So what's the distance of each race?
Each race is 25 minutes plus one lap with a similar format to Formula E. There is a defining time plus one lap to make sure that the leader crosses the line and all the rest of the cars finish. The reason we go to 25 minutes is because that is where we're at with the current battery pack for a road going car and we are absolutely pushing to its limits.
What about the shape and the aerodynamics of the car?
It is an interesting one actually. When we look at the street circuits that vary every weekend, we’re not seeing normal track characteristic with a series of corners, a big long straight and that repeated. What we're seeing is the variance in the way that the car has to behave. The focus for the aerodynamics is on cooling and making sure that we can get enough airflow around the key components. That being the cooling circuits, the battery, the cooling circuit for the motors, and the brakes.
Downforce and aerodynamics wise it really depends on how much top speed we reach. Certain circuits we'll be up to only 90 miles an hour because of the short distance of the straights. Others we are up at nearly 120 or 130 mph in the straight so we have a tuneable rear wing, which the drivers can change, with five positions that they can do whatever they want with.
How many races and cities will the Jaguar eTrophy cover?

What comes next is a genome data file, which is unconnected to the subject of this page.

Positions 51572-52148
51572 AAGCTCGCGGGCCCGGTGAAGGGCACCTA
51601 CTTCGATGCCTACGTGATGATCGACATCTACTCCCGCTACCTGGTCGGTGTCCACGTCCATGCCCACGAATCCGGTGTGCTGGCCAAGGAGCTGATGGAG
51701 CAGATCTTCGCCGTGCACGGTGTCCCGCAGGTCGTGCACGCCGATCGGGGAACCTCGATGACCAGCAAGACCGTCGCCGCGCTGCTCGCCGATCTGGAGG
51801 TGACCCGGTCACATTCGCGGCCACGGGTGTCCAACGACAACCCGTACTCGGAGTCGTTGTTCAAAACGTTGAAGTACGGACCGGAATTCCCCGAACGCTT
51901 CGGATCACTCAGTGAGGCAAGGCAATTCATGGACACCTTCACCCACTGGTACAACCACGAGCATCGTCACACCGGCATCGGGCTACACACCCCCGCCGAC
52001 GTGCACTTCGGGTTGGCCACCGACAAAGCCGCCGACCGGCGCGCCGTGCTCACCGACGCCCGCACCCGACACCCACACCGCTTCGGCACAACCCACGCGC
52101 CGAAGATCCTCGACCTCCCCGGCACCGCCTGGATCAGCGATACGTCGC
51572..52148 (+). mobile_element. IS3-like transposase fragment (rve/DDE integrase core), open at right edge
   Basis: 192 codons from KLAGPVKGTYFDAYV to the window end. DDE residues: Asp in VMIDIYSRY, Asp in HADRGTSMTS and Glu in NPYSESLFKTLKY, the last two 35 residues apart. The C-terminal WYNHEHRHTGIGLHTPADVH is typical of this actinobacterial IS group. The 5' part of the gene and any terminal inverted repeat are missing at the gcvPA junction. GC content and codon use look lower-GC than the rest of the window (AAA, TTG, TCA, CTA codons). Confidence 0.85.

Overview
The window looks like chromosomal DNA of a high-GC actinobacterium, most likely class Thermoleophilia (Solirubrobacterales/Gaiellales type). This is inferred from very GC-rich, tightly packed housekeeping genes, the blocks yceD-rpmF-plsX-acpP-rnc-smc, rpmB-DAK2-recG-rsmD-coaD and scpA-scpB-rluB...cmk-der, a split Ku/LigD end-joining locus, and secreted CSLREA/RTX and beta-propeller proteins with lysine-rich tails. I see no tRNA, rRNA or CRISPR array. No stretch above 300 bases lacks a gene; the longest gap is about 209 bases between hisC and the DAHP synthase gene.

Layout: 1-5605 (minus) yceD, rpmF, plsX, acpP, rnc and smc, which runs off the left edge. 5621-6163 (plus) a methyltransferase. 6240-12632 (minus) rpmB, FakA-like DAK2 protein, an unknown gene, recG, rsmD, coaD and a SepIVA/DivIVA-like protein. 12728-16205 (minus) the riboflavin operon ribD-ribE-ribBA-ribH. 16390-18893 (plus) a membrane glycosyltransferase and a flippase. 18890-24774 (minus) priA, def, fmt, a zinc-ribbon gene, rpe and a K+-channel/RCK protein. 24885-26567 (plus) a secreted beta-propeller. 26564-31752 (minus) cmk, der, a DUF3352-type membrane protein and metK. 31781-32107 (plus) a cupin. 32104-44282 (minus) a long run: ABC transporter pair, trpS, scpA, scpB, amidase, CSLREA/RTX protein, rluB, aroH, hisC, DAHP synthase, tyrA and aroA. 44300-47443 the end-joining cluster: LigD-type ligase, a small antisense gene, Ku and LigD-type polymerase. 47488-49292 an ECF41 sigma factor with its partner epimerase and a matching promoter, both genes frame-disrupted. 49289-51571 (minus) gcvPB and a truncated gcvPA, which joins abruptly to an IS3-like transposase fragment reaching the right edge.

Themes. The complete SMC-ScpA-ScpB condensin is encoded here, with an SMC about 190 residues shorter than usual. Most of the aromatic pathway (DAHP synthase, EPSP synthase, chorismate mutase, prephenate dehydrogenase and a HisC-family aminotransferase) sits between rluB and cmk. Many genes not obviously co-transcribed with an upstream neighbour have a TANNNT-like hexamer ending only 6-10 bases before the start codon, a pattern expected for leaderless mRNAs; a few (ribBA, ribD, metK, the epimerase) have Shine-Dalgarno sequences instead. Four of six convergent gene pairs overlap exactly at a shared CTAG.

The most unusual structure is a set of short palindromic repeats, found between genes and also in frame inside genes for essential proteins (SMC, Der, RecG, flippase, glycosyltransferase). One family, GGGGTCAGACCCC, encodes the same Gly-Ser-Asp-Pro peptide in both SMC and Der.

This season covered ten races across nine cities. We were just in Berlin last weekend. And then in six weeks time we'll be off to New York. It's an interesting one being the closing race of the season and a doubleheader. So we have the practice sessions on Friday, then the qualifying race nine on Saturday plus we'll do a qualifying race on Sunday, which would be race ten.
Engineering wise it’s a big undertaking for us because we have to make sure that every car on the circuit Saturday is re-prepped and any damage repaired overnight, ready to race again on Sunday. A big challenge but it’s going to be an awesome weekend.
Wish I was there, where in New York does the race take place?
On the docks in Brooklyn.
So what are the challenges of these street circuits?
Each circuit is so unique in each city, we see such a variation in the structures and the way the streets are laid out. The other big challenge is that the streets are not lined with nice run off, but with three foot high lumps of concrete. We have to make sure the car is robust iso if it does have a minor contact, we're not suffering major damage or rework.
We have to make sure the car is capable in every condition because the streets are not paved with nice smooth tarmac. We see changes so regularly. I think the best example of that was Hong Kong. Within one corner the surface changed nearly four times, like painted lines, concrete for tarmac, cracked surfaces, drain covers, everything. So we tune the suspension and grip design to make the most of the tyres. Development work was needed to see what surfaces and types of corners we were going to experience.
Quite a challenge for the drivers as well, getting to know the course?
Exactly right. The drivers don’t have much sight of the circuits because in this season we find a number of tracks that have never been used before and they are so changeable. You might get a circuit one year, come back next year and it's been completely resurfaced. So the set ups and the way you drive the circuit is going to change. It’s an extra dimension for the drivers but it's great for us because it adds an extra dimension to the competition.